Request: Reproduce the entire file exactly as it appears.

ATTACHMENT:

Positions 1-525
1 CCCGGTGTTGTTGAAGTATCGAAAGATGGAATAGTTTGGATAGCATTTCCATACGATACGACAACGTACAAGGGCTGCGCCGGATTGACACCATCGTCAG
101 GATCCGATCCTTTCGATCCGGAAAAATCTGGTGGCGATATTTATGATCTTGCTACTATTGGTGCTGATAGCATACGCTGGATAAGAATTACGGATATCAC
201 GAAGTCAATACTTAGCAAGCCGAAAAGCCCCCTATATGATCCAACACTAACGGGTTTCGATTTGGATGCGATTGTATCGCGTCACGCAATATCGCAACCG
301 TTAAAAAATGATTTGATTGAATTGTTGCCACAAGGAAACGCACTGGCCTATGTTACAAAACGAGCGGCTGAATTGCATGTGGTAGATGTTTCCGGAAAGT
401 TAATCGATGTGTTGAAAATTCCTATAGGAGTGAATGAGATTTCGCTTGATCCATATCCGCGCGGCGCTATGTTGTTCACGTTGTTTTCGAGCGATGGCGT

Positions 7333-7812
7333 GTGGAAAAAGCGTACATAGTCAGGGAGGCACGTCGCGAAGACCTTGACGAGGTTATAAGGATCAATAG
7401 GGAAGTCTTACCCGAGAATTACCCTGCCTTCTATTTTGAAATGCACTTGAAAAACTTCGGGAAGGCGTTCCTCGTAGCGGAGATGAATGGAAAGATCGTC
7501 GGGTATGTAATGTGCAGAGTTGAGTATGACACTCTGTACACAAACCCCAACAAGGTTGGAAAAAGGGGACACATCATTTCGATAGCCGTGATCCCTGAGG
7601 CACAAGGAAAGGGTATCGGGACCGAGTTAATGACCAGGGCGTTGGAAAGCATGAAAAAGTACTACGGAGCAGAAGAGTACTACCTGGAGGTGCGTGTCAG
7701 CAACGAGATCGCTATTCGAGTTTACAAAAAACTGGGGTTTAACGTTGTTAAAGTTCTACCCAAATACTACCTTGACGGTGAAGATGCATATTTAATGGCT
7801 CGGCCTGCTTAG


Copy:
Positions 1-525
1 CCCGGTGTTGTTGAAGTATCGAAAGATGGAATAGTTTGGATAGCATTTCCATACGATACGACAACGTACAAGGGCTGCGCCGGATTGACACCATCGTCAG
101 GATCCGATCCTTTCGATCCGGAAAAATCTGGTGGCGATATTTATGATCTTGCTACTATTGGTGCTGATAGCATACGCTGGATAAGAATTACGGATATCAC
201 GAAGTCAATACTTAGCAAGCCGAAAAGCCCCCTATATGATCCAACACTAACGGGTTTCGATTTGGATGCGATTGTATCGCGTCACGCAATATCGCAACCG
301 TTAAAAAATGATTTGATTGAATTGTTGCCACAAGGAAACGCACTGGCCTATGTTACAAAACGAGCGGCTGAATTGCATGTGGTAGATGTTTCCGGAAAGT
401 TAATCGATGTGTTGAAAATTCCTATAGGAGTGAATGAGATTTCGCTTGATCCATATCCGCGCGGCGCTATGTTGTTCACGTTGTTTTCGAGCGATGGCGT

Positions 7333-7812
7333 GTGGAAAAAGCGTACATAGTCAGGGAGGCACGTCGCGAAGACCTTGACGAGGTTATAAGGATCAATAG
7401 GGAAGTCTTACCCGAGAATTACCCTGCCTTCTATTTTGAAATGCACTTGAAAAACTTCGGGAAGGCGTTCCTCGTAGCGGAGATGAATGGAAAGATCGTC
7501 GGGTATGTAATGTGCAGAGTTGAGTATGACACTCTGTACACAAACCCCAACAAGGTTGGAAAAAGGGGACACATCATTTCGATAGCCGTGATCCCTGAGG
7601 CACAAGGAAAGGGTATCGGGACCGAGTTAATGACCAGGGCGTTGGAAAGCATGAAAAAGTACTACGGAGCAGAAGAGTACTACCTGGAGGTGCGTGTCAG
7701 CAACGAGATCGCTATTCGAGTTTACAAAAAACTGGGGTTTAACGTTGTTAAAGTTCTACCCAAATACTACCTTGACGGTGAAGATGCATATTTAATGGCT
7801 CGGCCTGCTTAG